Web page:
“Even if the prosecutor had violated the trial court’s suppression order, appellant did not object on the basis of prosecutorial misconduct and thus did not preserve the issue for review. If the appellant had preserved the issue at that point, moreover, the objected-to evidence was admitted earlier during the trial when the officer testified appellant told him she had drunk three beers but ‘later admitted to four to five beers.’ Although defense counsel objected to the officer’s testimony as outside the scope of the prosecutor’s question and the trial court held, outside the presence of the jury, that he would suppress appellant’s ‘last statement,’ when the jury returned appellant’s attorney did not request an instruction from the trial court for the jury to disregard the officer’s testimony regarding appellant’s admission. Likewise, appellant’s counsel did not request a mistrial at that point. Thus, he waived any error regarding the admissibility of appellant’s statement.”


With respect to the prosecutor’s improper jury argument, the appeals court said:


“We note that appellant properly preserved his complaint that the prosecutor’s comment referred to matters outside the record. It is clearly improper to invite the jury to consider facts outside the record. But the prosecutor’s comment was quickly followed by an instruction to disregard from the trial court that we presume was followed by the jury. Only offensive or flagrant conduct provides a basis for reversal when there has been a trial court instruction to disregard, and, in the case at bar, the comment was not so flagrant that the instruction to disregard was ineffective.”


The appeals court summed it up this way: “The prosecutor’s comment was cured by the trial court’s instruction to disregard because the comment was not ‘so blatant as to border on being contumacious.’”


Alright, let’s see if we can get this straight. Even if the prosecutor had engaged in misconduct with respect to the videotape issue, it was defense counsel, not the prosecutor, who was “contumacious” because he did not adhere to the criteria of those three 1970s cases about how to preserve a prosecutorial misconduct for appellate review. And while the prosecutor’s argument to the jury was improper, to say the least, it was just misdemeanor “contumaciousness.”


In effect, the appellate courts have erected procedural prerequisites around the “prosecutorial misconduct” issue that make it virtually impossible to establish misconduct. There should be no felony/misdemeanor distinction when it comes to prosecutorial misconduct in a criminal trial; and whether or not the issue should be addressed should not depend upon what defense counsel does or does not do. Prosecutorial misconduct should be addressed as the damaging aberration it is—and if an appellate court does not sanction the misconduct with a reversal of conviction, it should at least refer all claims of prosecutorial misconduct to the State Bar or, in egregious cases, for prosecution, if you can find a state offense that applies. This process may not result in disciplinary action as it didn’t in the 91 cases confirmed by Dr. West, but at least it would notice that particular prosecutor, and his colleagues, that misconduct is subject to immediate reporting to the State Bar, a review, and possible disciplinary sanctions.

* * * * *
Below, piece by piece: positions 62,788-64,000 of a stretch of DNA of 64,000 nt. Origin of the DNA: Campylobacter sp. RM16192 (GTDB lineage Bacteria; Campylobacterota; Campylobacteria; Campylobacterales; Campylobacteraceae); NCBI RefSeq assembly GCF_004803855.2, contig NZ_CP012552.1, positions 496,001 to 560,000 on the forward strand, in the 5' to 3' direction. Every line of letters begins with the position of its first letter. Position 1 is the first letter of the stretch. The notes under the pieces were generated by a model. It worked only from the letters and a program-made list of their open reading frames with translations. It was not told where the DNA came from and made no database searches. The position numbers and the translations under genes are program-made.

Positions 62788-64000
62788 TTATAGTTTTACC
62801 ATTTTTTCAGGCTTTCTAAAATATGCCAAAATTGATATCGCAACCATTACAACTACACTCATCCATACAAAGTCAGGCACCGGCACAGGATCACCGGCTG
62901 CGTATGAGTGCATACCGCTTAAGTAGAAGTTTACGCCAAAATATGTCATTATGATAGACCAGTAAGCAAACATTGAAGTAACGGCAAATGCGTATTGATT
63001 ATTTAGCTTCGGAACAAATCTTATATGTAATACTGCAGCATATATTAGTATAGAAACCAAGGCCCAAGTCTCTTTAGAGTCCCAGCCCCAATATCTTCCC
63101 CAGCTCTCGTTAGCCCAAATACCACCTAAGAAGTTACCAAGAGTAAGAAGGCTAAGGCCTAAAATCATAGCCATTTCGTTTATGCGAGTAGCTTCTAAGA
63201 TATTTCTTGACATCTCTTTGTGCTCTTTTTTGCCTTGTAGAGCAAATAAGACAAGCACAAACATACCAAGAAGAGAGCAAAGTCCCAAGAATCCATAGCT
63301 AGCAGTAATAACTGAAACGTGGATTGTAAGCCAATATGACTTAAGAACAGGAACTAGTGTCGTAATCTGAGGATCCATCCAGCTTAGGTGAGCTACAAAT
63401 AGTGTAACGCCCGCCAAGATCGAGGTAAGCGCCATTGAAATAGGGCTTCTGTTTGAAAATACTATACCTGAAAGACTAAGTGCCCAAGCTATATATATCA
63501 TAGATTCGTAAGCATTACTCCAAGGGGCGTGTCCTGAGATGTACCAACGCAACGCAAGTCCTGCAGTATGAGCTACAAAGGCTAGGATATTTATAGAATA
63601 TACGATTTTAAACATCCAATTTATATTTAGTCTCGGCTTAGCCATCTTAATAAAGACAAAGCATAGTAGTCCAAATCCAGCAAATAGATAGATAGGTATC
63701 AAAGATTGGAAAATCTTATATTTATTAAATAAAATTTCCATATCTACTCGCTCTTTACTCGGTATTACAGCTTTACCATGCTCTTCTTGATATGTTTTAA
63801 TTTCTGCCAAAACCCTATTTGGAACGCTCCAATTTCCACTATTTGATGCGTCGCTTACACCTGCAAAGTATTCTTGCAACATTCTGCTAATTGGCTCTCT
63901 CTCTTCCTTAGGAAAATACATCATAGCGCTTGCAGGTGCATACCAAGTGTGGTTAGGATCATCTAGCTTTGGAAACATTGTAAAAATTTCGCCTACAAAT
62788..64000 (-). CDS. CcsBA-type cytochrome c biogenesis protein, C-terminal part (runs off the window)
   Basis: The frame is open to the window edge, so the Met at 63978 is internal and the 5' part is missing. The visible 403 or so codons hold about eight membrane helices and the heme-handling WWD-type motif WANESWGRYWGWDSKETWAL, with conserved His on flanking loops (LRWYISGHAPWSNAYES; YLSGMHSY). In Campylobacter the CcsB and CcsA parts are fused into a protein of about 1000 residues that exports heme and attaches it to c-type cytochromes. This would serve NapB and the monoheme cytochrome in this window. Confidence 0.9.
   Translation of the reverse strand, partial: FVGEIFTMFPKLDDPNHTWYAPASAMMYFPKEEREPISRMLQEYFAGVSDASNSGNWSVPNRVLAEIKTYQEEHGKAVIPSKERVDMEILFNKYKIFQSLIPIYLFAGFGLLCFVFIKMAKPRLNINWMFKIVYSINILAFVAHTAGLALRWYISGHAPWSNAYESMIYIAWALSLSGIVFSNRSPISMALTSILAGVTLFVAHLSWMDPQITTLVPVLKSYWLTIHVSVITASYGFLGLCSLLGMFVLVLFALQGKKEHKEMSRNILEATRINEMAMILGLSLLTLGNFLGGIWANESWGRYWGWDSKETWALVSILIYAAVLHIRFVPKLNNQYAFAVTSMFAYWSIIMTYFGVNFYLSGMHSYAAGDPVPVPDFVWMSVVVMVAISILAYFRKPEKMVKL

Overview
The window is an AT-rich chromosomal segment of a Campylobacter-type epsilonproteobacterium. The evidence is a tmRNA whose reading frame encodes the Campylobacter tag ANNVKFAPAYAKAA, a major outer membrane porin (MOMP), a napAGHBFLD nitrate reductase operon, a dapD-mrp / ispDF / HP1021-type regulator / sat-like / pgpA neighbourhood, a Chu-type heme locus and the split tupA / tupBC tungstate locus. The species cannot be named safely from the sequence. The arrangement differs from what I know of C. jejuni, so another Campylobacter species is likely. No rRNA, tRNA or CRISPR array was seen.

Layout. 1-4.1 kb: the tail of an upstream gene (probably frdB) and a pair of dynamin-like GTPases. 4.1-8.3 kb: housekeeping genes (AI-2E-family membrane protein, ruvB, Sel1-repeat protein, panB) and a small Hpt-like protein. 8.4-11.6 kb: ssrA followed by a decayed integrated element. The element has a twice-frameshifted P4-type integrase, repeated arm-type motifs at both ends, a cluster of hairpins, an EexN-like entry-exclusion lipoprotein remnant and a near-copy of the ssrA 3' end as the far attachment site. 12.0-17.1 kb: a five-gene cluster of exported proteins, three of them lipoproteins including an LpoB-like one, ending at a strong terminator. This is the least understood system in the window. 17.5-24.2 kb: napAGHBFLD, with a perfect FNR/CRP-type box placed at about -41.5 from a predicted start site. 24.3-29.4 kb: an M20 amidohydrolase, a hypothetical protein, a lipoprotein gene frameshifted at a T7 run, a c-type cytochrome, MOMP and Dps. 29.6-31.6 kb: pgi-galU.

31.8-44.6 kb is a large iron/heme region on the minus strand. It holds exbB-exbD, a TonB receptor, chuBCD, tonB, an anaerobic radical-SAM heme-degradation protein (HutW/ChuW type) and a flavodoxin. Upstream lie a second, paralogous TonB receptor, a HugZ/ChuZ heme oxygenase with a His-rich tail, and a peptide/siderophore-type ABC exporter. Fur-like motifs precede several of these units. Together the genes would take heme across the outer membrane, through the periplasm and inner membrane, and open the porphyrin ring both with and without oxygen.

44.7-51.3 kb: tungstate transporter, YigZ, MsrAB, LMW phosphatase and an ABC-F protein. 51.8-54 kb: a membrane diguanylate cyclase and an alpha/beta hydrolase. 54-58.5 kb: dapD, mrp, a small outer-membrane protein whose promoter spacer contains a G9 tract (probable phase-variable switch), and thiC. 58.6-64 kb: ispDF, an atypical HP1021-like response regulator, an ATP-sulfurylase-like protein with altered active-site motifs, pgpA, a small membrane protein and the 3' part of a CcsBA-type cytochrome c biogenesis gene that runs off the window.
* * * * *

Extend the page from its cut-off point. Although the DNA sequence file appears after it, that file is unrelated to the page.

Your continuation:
And criminal defense attorneys bear a heavy burden in addressing this issue. When they encounter even suspected prosecutorial misconduct, they must (1) make a timely and specific objection, (2) request an instruction that the jury disregard the matter improperly placed before it by the prosecutor, and (3) to move for a mistrial. The objection and request for mistrial are essential. We would also suggest that, outside the presence of the jury, that defense counsel move the court to refer the prosecutor’s misconduct to the State Bar for review; and the oral motion should be supplemented with a written motion. Put the misconduct issue directly in the lap of the trial judge which forces appellate judges to fulfill their obligations to report all claims of misconduct—big and small contumacious alike—to the State Bar.


By: Houston Criminal Attorney John Floyd and Paralegal Billy Sinclair
John Floyd is Board Certified in Criminal Law by the Texas Board of Legal Specialization